Large swaths of Metro Vancouver have single-family detached houses assessed at $1-million or higher as the real estate boom in the city spreads to the suburbs.
For the sprawling region as a whole, 28 per cent of detached properties had assessed values of at least $1-million on July 1, 2014, up from 23 per cent on July 1, 2013, researcher Andrew Yan says.
Mr. Yan's study provides a snapshot of a flurry of houses in the suburbs joining the million-dollar club. Suburbs such as West Vancouver, White Rock, Richmond, Burnaby and North Vancouver (both the city and district) are already well known for having higher-end properties, but areas such as Port Moody and New Westminster are also thriving.
In the City of Vancouver, 62 per cent of detached properties showed assessed values of at least $1-million last year, up from 50 per cent in 2013, the study says.
The region's housing market has been on a tear over the past year. On Vancouver's east side, for instance, the benchmark price of a typical detached house that sold in August surged 21 per cent from the same month in 2014.
Industry observers say that based on trends in the housing sector, the proportion of detached houses worth at least $1-million is expected to easily exceed 70 per cent in the City of Vancouver in 2015 and head toward 33 per cent in Metro Vancouver, though those statistics won't be available until next year.
Low interest rates, a healthy regional economy, limited listings of detached houses and an influx of newcomers from other provinces and abroad have fuelled housing demand. Foreign buyers, notably from China, have been targeting high-end properties in the City of Vancouver, but in the suburbs, it typically costs less than $500,000 for a townhouse and less than $400,000 for a condo, experts say.
Based on data from BC Assessment, there were 111,659 detached properties in Metro Vancouver assessed at $1-million or higher last year, up 23 per cent from 2013. The provincial Crown corporation estimates property values on behalf of B.C. municipalities, which in turn use the information to determine tax rolls.
On the University Endowment Lands near the University of British Columbia, all of the detached properties were valued at $1-million or more in 2014, while the District of West Vancouver rang in at 95 per cent. Suburbs with a sizable portion of homes worth at least $1-million include the District of North Vancouver (50 per cent), Burnaby (38 per cent), Richmond (37 per cent), the City of North Vancouver (33 per cent) and White Rock (30 per cent).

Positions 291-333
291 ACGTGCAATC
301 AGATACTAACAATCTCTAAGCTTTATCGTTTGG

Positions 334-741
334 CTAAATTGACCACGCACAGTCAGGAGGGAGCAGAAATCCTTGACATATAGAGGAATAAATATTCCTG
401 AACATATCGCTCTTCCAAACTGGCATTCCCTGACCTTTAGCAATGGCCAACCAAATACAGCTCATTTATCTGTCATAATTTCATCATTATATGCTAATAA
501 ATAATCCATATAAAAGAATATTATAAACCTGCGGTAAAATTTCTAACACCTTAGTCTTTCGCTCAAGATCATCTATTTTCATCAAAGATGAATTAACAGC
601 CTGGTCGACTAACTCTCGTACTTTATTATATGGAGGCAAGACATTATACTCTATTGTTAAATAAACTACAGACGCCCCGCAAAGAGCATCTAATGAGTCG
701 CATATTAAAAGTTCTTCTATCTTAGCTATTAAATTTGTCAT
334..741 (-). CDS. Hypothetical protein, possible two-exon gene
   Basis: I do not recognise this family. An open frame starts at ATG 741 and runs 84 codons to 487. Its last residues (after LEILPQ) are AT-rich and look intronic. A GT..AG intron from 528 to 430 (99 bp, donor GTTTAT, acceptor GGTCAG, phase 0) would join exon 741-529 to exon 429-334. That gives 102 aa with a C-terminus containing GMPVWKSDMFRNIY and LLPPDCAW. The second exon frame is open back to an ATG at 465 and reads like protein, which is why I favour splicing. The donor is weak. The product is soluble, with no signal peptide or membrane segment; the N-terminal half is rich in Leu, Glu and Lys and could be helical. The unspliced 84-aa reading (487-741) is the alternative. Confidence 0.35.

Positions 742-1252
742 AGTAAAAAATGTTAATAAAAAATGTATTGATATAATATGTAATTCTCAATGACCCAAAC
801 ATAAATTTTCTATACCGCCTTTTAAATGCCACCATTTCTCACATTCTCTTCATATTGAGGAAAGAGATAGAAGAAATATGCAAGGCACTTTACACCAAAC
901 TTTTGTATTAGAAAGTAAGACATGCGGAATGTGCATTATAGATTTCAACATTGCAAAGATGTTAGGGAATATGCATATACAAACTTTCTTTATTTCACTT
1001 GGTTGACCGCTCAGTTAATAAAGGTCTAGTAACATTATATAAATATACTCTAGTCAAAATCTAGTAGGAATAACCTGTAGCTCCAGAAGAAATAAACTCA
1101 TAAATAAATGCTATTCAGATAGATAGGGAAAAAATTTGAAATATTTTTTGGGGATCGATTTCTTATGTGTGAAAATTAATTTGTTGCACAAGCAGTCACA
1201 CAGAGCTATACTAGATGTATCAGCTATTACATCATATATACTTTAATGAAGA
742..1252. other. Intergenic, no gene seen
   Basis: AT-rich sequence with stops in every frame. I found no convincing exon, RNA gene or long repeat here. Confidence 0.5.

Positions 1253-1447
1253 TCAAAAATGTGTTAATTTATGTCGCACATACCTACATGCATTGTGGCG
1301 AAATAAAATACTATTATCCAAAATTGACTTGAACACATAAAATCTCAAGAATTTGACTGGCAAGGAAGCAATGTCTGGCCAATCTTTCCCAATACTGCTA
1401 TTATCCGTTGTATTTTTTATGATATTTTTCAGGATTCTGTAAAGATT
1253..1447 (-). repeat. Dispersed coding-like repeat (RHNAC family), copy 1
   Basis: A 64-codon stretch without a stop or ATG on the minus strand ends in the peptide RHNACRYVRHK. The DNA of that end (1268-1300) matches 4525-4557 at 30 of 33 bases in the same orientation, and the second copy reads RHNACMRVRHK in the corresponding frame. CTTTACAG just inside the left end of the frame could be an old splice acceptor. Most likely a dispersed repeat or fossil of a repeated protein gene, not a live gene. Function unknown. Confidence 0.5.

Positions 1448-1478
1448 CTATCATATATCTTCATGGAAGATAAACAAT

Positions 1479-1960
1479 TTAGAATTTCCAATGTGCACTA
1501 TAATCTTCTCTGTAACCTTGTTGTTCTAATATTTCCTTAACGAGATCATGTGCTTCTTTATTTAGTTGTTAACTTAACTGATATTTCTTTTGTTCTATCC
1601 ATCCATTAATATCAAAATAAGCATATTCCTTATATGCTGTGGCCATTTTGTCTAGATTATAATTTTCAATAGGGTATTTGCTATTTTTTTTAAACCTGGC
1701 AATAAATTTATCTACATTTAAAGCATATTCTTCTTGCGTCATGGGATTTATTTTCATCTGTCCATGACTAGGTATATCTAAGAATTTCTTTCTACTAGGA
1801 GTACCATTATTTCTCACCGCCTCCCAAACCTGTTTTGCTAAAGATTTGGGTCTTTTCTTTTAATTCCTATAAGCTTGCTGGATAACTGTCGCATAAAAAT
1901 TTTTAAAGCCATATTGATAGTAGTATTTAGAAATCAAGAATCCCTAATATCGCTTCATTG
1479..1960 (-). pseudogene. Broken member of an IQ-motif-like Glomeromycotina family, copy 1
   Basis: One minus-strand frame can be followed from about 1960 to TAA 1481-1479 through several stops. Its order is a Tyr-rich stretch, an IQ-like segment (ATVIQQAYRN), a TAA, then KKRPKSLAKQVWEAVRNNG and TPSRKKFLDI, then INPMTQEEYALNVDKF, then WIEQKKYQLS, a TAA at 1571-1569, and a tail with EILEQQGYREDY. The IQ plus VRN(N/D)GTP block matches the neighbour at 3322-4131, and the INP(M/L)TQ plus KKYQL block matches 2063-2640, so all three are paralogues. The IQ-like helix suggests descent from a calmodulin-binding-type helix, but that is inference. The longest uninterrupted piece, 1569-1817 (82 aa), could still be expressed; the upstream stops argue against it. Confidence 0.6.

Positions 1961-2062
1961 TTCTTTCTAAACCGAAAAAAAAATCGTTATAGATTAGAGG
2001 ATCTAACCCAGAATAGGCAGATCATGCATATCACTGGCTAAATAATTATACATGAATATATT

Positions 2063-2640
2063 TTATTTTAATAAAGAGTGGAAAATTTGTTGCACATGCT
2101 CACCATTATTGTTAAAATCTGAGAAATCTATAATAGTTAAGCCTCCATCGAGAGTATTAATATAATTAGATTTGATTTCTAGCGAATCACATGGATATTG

Port Moody and New Westminster saw the number of detached homes assessed at $1-million or more jump last year, though both suburbs still have a relatively small percentage of such houses within those cities at 12 per cent and 7 per cent, respectively.
By contrast, the City of Langley remains one of the most affordable suburbs, with only five houses cracking the million-dollar mark last year.
Mr. Yan is an urban planner with Bing Thom Architects and adjunct professor with UBC's School of Community and Regional Planning. Houses in the suburbs are generally much less expensive than those in the City of Vancouver, but Mr. Yan cautions that when factoring in transportation costs, buying a place far from the city's downtown core comes with a price.
"What initially seems like affordable single-family residential housing away from the urban core and in a car-dependent suburban location can be deceptive as it excludes the total costs of transportation of living in such communities," he said in his report.
When calculating the present value of operating a vehicle over the next 25 to 30 years, many properties that seem like bargains in the suburbs end up effectively becoming million-dollar outlays, Mr. Yan said.
The average price of detached properties sold in the City of Vancouver in May reached $2.23-million while the average for Greater Vancouver in August hit $1.47-million.